by Anthony King
I am so excited to see Disney's Haunted Mansion (2023) today. My family and I will be hitting the 4pm showing followed by dinner at the pizza joint next door. In preparation I watched one Disney spookfest I'd yet to see and revisited the original tale of Gracey Manor. Last week Paul Farrell wrote a great essay on Tower of Terror (1997), D.J. MacHale's movie version of the attraction at several Disney park locations. The movie aired as part of The Wonderful World of Disney and stars Steve Guttenberg and Kirsten Dunst. It's cheesy and cheap and has Disney Channel Original written all over it, but it's also charming and endearing and tons of fun and will most likely end up on my yearly watchlist of spooky season treats. That night I introduced my family to Rob Minkoff's The Haunted Mansion (2003) starring Eddie Murphy. The movie rightly receives a lot of flack, and its 2.6 average rating on Letterboxd isn't necessarily wrong, but I love this movie. I watched it for the first time in 2020 and saw it for its bad CGI, at times brain damage-inducing dialogue, and dumb storyline. That said, I enjoyed it for what it was three years ago. This time around, though, I saw a completely different movie. The comedy is hysterical, the CGI is what it is given it's 2003, the ending is very sweet, and the spooky vibes are exceptional. This is a four-star movie for me, and will also now be included in the yearly Halloween movie rotation.Don't Breathe (2016), and a little Martyrs (2008). It's extremely violent and poses the question: Aren't tall women scary? I loved it. I followed that with a Shudder original Quicksand (2023) about a soon-to-be-divorced couple in Bogota, Columbia who go hiking and get stuck in... well, you can probably guess. As tired as I am about the trope of couples breaking up and some traumatic incident bringing them back together, Quicksand has a real ick factor that masks some of that melodrama. You get fire ants, giant snakes, and a crime aspect. It's definitely worth 86 of your minutes.
Many of us write because we want to. It doesn't matter if we get paid to do it or not, we just love to write. So the next day, back in the light, I woke up with an overwhelming sense of gratitude. Each morning, before I get out of bed, I spend a few minutes in meditation and run through a gratitude list (it's a peaceful way to start the day). This site, Patrick, and the people in the FTM community flooded my thoughts. Patrick has worked his butt off to create a safe haven on the internet – a place notoriously filled with hate. Yet FTM is truly a community about (say it with me) MOVIE LOVE FOR MOVIE LOVERS. A couple times a week I get to write about movies (and whatever all this is) and give it to my friend to put on his website where people come to read it. Does it matter how many people? Not at all. I don't write for anyone but myself. Yet people do read the site, watch the Reserved Seating videos, and listen to the podcast, and we hear it brings people joy. It brings me joy to be able to do it. And what is it that brings us together? The movies.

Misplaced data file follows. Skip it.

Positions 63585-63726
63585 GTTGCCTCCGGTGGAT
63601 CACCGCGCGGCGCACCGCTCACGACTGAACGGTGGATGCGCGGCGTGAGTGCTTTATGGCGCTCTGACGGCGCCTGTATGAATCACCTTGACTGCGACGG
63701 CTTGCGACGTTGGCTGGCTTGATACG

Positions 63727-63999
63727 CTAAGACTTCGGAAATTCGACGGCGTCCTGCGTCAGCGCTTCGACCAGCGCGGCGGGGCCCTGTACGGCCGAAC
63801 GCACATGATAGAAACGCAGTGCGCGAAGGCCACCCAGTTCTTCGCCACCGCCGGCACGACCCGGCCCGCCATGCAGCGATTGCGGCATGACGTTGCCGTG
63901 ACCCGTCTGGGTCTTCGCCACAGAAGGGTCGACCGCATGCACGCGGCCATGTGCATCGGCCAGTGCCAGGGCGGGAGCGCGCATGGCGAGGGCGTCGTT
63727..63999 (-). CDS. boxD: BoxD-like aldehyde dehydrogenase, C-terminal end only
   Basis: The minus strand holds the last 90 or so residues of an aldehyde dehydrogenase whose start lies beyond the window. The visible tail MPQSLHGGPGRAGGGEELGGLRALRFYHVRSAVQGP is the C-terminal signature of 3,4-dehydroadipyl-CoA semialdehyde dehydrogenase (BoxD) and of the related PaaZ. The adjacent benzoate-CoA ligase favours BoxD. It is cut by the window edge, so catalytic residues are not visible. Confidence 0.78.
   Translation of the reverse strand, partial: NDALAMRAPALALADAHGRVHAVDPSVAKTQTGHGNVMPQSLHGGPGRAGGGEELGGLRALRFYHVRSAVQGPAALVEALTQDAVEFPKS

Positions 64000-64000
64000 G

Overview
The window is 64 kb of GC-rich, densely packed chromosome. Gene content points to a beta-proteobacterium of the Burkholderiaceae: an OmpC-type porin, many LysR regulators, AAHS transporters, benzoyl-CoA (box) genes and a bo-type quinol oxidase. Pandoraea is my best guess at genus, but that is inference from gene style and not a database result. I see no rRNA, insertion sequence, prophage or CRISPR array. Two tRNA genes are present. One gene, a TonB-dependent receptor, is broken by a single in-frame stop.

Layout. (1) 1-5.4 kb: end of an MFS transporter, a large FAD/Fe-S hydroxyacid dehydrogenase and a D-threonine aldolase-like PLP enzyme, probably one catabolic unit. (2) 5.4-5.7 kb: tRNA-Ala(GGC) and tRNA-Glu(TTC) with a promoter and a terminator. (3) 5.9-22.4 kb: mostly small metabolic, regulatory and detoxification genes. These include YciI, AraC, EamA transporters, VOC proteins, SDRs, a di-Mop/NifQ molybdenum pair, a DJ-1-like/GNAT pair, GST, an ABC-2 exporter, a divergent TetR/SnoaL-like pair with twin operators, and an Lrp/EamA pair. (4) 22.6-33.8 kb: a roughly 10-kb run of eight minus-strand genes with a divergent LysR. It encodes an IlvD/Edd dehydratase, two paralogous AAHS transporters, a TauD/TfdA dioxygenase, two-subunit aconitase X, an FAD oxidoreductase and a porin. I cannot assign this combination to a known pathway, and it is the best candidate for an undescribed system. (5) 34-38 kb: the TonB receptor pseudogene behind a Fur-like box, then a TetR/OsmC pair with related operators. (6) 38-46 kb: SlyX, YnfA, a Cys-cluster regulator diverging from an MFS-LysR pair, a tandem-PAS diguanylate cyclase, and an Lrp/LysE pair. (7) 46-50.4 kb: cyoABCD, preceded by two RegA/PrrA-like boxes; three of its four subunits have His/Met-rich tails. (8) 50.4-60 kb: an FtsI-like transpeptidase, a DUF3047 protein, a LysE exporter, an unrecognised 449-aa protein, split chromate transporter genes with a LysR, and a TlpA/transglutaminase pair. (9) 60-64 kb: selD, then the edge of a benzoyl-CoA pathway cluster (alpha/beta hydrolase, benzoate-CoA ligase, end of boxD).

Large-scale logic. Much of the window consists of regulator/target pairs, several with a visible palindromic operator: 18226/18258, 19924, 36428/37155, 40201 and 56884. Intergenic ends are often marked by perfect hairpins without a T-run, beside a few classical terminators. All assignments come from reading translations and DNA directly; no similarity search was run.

There is a certain group of people I met on Twitter that have one connecting factor: F This Movie! Some of us are podcasters, some of us are writers, some of us are listeners and readers. But we were brought together because of this site and everything Patrick has done. It all comes down to his (our) love of movies. And I'm grateful for that. We should all be grateful for that. I spent last night talking to two of these people I met because of FTM. We talked about movies and life and '90s NBA and the Beatles. This summer my family got to spend an evening with the Bromley crew and Adam and Rosalie. We had such a great time and to be able to finally hug Patrick, Erika, Adam, and Rosalie was very meaningful to me. I see pictures of Rob and his son on the train and think, “God, what a great dad.” I listen to JB and think, “When are you going to write a book, J-Bones?” So I guess this is just a note of thanks to Patrick, the FTM crew, and all of you. My default mode seems to veer on the negative side, yet as soon as I thought about our little world over here I immediately sprang back to life. Thank you!